Parasitology Research

, 101:365 | Cite as

Between-host phylogenetic distance and feeding efficiency in hematophagous ectoparasites: rodent fleas and a bat host

  • Boris R. KrasnovEmail author
  • Carmi Korine
  • Nadezhda V. Burdelova
  • Irina S. Khokhlova
  • Berry Pinshow
Original Paper


We hypothesized that a parasite exploits most effectively its principal host, less effectively a host that is phylogenetically close to its principal host, and least effectively a host that is phylogenetically distant from its principal host. We tested this hypothesis by quantifying the feeding efficiency of two flea species (Parapulex chephrenis and Xenopsylla ramesis) on two rodents, Acomys cahirinus, the specific host of P. chephrenis, and Meriones crassus, a preferred host of X. ramesis, and one bat, Rousettus aegyptiacus, an alien host to both flea species. In both fleas, fewer individuals succeed in feeding when offered with their nonspecific or nonpreferred rodent host to feed on compared with those allowed to feed on their preferred or specific rodent host or, surprisingly, on a bat. The proportion of P. chephrenis that fed was higher on A. cahirinus than on R. aegyptiacus. In contrast, similar proportions of X. ramesis took blood from M. crassus and R. aegyptiacus. The mass-independent size of the blood meal taken by the fleas differed significantly between species, being higher in X. ramesis than in P. chephrenis. However, each flea species took similar amounts of blood from any of the three host species. The duration of early, middle, and late digestion stages differed significantly between P. chephrenis and Xenopsylla conformis, all being shorter in the former, independent of the source of blood. Both fleas digested bat blood significantly faster than the blood of either rodent host. The time of survival after a single blood meal differed significantly between flea species, with X. ramesis surviving significantly longer than P. chephrenis, although no effect of host species on flea survival was found. In terms of the evaluation criteria that we used, we concluded that (a) the alien bat host appeared not to be inferior as a source of food to a rodent host phylogenetically close to the flea’s principal host and (b) that the rarity of finding rodent fleas on bats is not related to the feeding efficiency of the fleas.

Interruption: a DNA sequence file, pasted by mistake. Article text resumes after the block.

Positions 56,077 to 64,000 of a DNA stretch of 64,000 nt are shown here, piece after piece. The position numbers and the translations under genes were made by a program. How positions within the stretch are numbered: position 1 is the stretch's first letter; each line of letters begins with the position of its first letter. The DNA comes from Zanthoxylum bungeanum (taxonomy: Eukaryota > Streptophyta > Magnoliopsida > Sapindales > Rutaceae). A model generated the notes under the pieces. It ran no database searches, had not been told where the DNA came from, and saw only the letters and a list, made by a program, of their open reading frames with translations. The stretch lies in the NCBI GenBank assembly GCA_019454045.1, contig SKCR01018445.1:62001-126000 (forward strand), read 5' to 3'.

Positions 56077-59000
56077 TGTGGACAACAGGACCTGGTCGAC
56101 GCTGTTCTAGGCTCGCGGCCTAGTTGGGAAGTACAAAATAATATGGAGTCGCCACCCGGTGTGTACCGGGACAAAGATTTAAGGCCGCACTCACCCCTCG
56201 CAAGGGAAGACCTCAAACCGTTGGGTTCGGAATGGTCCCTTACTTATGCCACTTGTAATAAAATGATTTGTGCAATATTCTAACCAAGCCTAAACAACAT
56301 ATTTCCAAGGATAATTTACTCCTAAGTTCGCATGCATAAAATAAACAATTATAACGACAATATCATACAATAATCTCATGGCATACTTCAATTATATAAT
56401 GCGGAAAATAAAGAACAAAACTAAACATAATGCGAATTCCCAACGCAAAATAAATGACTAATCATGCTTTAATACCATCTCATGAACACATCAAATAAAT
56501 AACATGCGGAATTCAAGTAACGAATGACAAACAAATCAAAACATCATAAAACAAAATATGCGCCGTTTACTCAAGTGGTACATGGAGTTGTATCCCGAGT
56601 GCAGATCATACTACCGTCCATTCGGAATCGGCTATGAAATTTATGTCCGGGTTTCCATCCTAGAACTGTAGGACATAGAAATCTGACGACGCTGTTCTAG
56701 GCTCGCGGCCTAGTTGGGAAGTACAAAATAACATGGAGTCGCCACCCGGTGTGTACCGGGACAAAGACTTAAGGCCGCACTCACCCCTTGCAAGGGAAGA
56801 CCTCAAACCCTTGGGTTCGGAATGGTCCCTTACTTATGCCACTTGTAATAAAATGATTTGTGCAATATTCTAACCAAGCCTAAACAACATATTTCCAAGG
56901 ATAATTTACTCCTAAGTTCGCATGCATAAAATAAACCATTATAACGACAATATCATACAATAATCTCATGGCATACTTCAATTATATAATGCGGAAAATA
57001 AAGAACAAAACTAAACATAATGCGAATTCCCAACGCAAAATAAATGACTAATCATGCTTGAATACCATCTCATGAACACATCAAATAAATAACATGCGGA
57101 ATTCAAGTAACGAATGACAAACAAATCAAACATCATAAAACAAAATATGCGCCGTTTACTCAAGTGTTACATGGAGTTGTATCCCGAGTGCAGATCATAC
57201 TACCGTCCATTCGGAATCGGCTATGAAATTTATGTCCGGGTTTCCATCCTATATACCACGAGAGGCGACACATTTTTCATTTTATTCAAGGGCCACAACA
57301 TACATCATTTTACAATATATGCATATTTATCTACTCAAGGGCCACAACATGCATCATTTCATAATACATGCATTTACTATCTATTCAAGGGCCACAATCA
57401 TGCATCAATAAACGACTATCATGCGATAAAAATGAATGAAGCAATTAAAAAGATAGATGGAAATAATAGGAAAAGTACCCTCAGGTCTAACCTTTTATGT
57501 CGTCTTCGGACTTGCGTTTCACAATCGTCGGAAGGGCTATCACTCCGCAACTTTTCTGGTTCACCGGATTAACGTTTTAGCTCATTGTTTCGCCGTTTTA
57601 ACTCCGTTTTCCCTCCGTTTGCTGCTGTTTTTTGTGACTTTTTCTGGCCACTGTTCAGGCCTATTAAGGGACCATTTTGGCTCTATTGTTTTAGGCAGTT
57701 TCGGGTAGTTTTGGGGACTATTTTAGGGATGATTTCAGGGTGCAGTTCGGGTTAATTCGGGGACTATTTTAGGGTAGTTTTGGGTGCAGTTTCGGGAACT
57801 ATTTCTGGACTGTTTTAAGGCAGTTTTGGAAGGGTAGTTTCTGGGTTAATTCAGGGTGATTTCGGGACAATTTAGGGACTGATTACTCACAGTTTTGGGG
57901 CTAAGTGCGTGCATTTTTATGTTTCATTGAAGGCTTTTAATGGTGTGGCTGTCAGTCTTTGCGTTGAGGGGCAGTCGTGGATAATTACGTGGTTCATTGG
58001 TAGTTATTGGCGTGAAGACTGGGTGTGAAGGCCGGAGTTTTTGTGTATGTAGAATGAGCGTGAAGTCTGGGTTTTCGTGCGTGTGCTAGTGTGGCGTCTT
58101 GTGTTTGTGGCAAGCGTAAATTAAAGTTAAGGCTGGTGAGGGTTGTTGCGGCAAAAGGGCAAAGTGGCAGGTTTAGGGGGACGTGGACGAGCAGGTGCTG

Host Species Blood Meal Spiny Mouse Flea Species Rodent Host 
These keywords were added by machine and not by the authors. This process is experimental and the keywords may be updated as the learning algorithm improves.



This study was partly supported by the Israel Science Foundation (grant no. 249/04 to BRK and ISK). This is publication number 557 of the Mitrani Department of Desert Ecology and number 226 of the Ramon Science Center.


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Copyright information

© Springer-Verlag 2007

Authors and Affiliations

  • Boris R. Krasnov
    • 1
    • 2
    Email author
  • Carmi Korine
    • 1
    • 2
  • Nadezhda V. Burdelova
    • 2
  • Irina S. Khokhlova
    • 3
  • Berry Pinshow
    • 1
  1. 1.Mitrani Department of Desert Ecology, Jacob Blaustein Institutes for Desert ResearchBen-Gurion University of the NegevMidreshet Ben-GurionIsrael
  2. 2.Ramon Science CenterMizpe RamonIsrael
  3. 3.Desert Animal Adaptations and Husbandry, Wyler Department of Dryland AgricultureJacob Blaustein Institutes for Desert Research, Ben-Gurion University of the NegevMidreshet Ben-GurionIsrael

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